High-fee private school Firbank first to use Bluey to spruik enrolments
The commercial rights holders for global animation sensation Bluey have given one of Melbourne’s most expensive private schools approval to use the beloved cartoon characters to promote itself to prospective parents.
It is the first time an Australian school has been given permission to use the Bluey brand for self-promotion.
A still from Firbank Grammar’s Facebook page, promoting an upcoming appearance of Bluey.
Brighton-based Firbank Grammar School, which charges annual fees of $18,165 in prep and $32,727 in year 12, will put on a “live and interactive” Bluey performance with paid actors on Saturday, at which parents can also learn about the school’s early primary and prep programs.
The college denied it was using Bluey as a lure for prospective parents. A Firbank Grammar spokesperson said the public event was merely a chance for children to see a show and do colouring-in activities.
But a school Facebook post and a notice on its website both promote the Bluey show in relation to the school’s primary and prep programs.
“Enjoy a live and interactive experience with Bluey!” the note states.
Firbank Grammar School charges tuition fees of more than $18,000 in prep.Credit:Darrian Traynor
“Have a fun day out and learn all about Firbank’s Early Primary Years and Prep programs. Register below as spaces are limited, at either our Sandringham Coed or Brighton Girls campus.”
Publicist and mother of two Sarah Finney learned of the event when it appeared as a sponsored post in her Facebook feed.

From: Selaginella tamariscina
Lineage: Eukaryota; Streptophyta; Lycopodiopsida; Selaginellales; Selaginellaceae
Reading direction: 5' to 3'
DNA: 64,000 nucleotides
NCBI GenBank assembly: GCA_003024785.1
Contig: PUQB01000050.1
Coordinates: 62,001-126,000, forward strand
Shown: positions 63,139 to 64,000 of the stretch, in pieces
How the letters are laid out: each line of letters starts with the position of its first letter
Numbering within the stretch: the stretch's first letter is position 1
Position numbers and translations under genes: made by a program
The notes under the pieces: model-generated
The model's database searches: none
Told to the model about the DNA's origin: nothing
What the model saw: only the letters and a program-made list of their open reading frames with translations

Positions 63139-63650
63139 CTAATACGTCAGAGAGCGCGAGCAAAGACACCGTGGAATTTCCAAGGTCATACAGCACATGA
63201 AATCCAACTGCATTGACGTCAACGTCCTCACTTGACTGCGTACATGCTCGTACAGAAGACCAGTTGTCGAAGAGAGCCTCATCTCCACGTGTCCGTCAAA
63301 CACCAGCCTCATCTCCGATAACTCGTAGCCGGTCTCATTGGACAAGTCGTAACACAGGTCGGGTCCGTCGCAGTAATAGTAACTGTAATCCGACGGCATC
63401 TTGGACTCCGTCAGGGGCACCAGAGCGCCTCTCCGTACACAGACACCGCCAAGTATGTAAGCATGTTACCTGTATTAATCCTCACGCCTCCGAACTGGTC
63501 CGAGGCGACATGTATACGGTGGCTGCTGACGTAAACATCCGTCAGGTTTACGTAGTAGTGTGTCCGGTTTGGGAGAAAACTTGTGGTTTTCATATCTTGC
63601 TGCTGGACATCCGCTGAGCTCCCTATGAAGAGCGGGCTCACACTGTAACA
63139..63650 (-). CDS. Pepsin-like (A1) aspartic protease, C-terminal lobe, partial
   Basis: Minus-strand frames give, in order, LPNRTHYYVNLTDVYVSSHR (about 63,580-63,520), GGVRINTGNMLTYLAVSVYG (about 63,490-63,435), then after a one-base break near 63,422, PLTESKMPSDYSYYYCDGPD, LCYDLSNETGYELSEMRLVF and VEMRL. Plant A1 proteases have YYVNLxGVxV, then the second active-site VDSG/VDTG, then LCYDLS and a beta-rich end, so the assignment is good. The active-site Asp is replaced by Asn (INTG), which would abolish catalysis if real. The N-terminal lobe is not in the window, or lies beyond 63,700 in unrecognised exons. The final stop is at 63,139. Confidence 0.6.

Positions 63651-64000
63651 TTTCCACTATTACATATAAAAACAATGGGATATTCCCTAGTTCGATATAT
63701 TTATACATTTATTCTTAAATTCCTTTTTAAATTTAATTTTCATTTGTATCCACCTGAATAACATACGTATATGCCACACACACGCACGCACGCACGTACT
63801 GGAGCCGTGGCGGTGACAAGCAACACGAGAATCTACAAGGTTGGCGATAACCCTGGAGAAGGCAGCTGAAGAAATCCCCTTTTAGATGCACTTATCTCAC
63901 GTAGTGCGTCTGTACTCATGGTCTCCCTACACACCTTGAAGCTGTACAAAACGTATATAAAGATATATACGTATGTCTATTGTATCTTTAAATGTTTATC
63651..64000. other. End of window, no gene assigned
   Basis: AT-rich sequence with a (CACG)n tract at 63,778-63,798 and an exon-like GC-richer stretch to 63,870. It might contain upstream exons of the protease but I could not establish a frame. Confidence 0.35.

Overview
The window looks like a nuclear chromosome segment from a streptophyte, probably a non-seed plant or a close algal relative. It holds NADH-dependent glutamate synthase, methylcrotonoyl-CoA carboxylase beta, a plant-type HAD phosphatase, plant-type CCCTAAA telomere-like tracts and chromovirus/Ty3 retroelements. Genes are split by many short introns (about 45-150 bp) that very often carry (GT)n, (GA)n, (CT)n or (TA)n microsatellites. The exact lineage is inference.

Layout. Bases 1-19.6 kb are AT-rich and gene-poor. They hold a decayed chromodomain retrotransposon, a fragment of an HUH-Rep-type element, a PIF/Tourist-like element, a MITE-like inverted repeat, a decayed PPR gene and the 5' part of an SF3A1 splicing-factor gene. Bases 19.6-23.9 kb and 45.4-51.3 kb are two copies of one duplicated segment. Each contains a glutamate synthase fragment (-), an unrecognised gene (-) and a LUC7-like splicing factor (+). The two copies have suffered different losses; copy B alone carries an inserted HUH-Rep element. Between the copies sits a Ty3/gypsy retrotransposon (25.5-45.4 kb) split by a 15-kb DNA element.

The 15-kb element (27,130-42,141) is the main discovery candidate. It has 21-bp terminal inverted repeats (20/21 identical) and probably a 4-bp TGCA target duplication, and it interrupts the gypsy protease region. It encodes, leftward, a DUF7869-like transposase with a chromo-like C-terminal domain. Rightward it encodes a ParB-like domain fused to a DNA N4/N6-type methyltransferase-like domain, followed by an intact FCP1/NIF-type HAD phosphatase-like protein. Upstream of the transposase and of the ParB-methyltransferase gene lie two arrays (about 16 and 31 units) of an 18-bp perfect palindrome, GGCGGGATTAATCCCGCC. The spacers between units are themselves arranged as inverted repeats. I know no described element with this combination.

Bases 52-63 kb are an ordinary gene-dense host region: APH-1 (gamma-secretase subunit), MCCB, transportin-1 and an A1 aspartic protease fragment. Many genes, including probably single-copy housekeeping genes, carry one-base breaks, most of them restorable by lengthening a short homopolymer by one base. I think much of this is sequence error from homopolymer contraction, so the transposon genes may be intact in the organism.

Ms Finney said she was concerned that the Bluey brand was being used to promote a private school.
“Bluey is as beloved as Play School and Bananas in Pyjamas and you wouldn’t see them in this kind of context,” Ms Finney said.
She argued Bluey’s rapid rise may have clouded the show’s creators’ judgment on who to partner with.
’It’s all happened so fast and perhaps there hasn’t been the checks and balances, or enough guidance, on what they will or won’t do and where they will take the brand.”
The event will run ahead of the long-awaited stage show Bluey’s Big Play, which is scheduled to run at the Melbourne Arts Centre next month after being postponed due to the pandemic. Tickets are $49.40 each, both for adults and children aged two and older.
Bluey’s creators, Ludo Studios, referred questions to the BBC Studios, which holds the commercial rights to the popular show.
A spokesperson for the BBC stressed that the live show at Firbank was not the same production.
“The Bluey costume characters are appearing at a meet and greet event as part of an open day for Firbank Grammar,” the spokesperson said.
They said Firbank was the first Australian school to use Bluey at a school event.
“The costume characters haven’t previously been booked by any schools, as this is the first application HVK Productions has had from a school.”
HVK Productions is a company that holds the licence to run meet-and-greet events with Bluey.
Dr Emma Rowe, an education expert with Deakin University, said it was not unusual for private schools to use promotional lures for enrolments, given the high tuition fees parents are asked to pay.
But she said it was also a matter of public interest given non-government schools also receive significant government funding.
“As schools in Australia are positioned within a competitive context – that is, they compete with one another for students and essentially for funding – it is understandable that schools are seeking leverage within this competitive market,” Dr Rowe said.
But some of the most sought after high-fee private schools do not advertise at all, relying instead on their history, prestige and the high socioeconomic status of the student cohort to create a sense of exclusivity, she said.
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